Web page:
By the fall of 2012, just two years after the worst day of my professional career, we had achieved our “cocktail-napkin” mission, and indeed built the leading online destination for content marketing, the largest magazine property, and the largest in-person content marketing event in the world.
It’s the community
I love the CMI team. They are family to me and always will be.
But I tell you this story because, to put it simply, CMI exists because of you.
CMI would not be “a thing” without you … your feedback, your honesty, your ability to challenge the status quo.
When I teach people about what it takes to build an audience, I don’t think of an audience as a nameless, faceless crowd. I think of Andrew Davis, Jay Acunzo, Ann Handley, Ardath Albee, Jay Baer, Arnie Kuenn, Ahava Leibtag, Jesper Laursen, Kazuo Watanabe, Pam Didner, Pamela Muldoon, and so many others.When I teach people about building an audience, I don’t think of it as a nameless, faceless crowd. @JoePulizzi Click To Tweet
I think of the time Andy Crestodina stalked me at Content Marketing World 2012 to hand me a printout of his Content Chemistry book (I still have it, Andy).
I think of Carmen Hill and how she always willingly spends her birthday at CMWorld every year.
I think of Marcus Sheridan, an incredibly raw and talented speaker that we gave 20 minutes to in 2011 … who became our keynote in 2012 and went on to affect so many people around the world in such a positive way.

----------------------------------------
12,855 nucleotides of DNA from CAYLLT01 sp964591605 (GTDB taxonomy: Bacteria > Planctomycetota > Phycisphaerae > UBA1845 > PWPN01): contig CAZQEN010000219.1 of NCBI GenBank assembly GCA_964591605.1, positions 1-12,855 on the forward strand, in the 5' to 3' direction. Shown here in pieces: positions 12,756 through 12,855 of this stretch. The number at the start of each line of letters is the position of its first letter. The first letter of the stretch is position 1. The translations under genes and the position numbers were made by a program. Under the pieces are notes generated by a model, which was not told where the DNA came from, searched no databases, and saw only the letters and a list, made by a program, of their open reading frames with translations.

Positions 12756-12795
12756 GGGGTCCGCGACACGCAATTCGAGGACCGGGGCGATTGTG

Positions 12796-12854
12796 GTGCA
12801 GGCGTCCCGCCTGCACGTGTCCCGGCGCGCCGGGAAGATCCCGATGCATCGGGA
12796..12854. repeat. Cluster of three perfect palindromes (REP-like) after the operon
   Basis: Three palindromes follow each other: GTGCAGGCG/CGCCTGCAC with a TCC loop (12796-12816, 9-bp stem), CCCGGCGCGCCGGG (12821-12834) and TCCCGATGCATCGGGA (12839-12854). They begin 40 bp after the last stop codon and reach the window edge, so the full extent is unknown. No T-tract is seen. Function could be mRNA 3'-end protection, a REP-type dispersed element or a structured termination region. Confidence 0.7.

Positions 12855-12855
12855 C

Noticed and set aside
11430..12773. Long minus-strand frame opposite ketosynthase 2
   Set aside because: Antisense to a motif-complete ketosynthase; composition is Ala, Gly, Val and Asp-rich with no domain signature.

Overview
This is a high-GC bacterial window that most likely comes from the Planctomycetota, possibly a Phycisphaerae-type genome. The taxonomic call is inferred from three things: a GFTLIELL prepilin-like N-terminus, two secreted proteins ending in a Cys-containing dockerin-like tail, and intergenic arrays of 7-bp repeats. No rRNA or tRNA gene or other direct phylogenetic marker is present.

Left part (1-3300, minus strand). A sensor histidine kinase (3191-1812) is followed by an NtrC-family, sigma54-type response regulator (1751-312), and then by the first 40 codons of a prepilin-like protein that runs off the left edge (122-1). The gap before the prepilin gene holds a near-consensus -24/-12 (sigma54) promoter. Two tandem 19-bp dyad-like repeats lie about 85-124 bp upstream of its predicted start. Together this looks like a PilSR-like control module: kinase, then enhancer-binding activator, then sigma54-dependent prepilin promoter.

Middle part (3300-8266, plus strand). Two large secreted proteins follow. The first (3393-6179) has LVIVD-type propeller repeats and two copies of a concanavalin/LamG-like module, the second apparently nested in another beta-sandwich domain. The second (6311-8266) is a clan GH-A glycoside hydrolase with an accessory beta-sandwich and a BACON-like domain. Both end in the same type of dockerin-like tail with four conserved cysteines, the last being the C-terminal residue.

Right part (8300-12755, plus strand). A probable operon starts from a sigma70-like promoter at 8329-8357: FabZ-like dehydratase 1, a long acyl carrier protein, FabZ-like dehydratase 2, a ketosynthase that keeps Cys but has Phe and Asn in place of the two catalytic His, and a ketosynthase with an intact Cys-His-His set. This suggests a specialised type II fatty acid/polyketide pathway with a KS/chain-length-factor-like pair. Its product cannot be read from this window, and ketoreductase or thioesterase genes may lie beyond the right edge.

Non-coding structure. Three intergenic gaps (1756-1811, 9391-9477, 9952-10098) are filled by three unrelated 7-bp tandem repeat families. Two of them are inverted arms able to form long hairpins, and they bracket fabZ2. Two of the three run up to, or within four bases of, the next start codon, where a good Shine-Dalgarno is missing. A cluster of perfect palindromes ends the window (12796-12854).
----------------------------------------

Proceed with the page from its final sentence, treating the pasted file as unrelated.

I think of amazing moments like Pam and I crying behind the curtain before I went out on stage for CMWorld 2011, and how two days later three delegates came to me crying and disappointed for having to listen to that vulgar Kevin Smith performance (yes, that happened). And I’ll never forget seeing Amanda Todorovich’s face when she received Content Marketer of the Year, presented by her two beautiful daughters.
Content marketing has become a real, professional practice … maybe the most important practice in marketing, because you had the strength and courage to seek out a better way to communicate. You believed that marketing, as we knew it, was broken and there was (is) a better way.
Being witness to this and being able to serve you has been a wonderful and humbling experience. It’s a gift … one of the greatest gifts I’ve ever received. I don’t know if I’m deserving of it, but I will accept it nonetheless.
You are smart, so you’ve probably seen where this is heading (if you didn’t already scroll to this part of the story).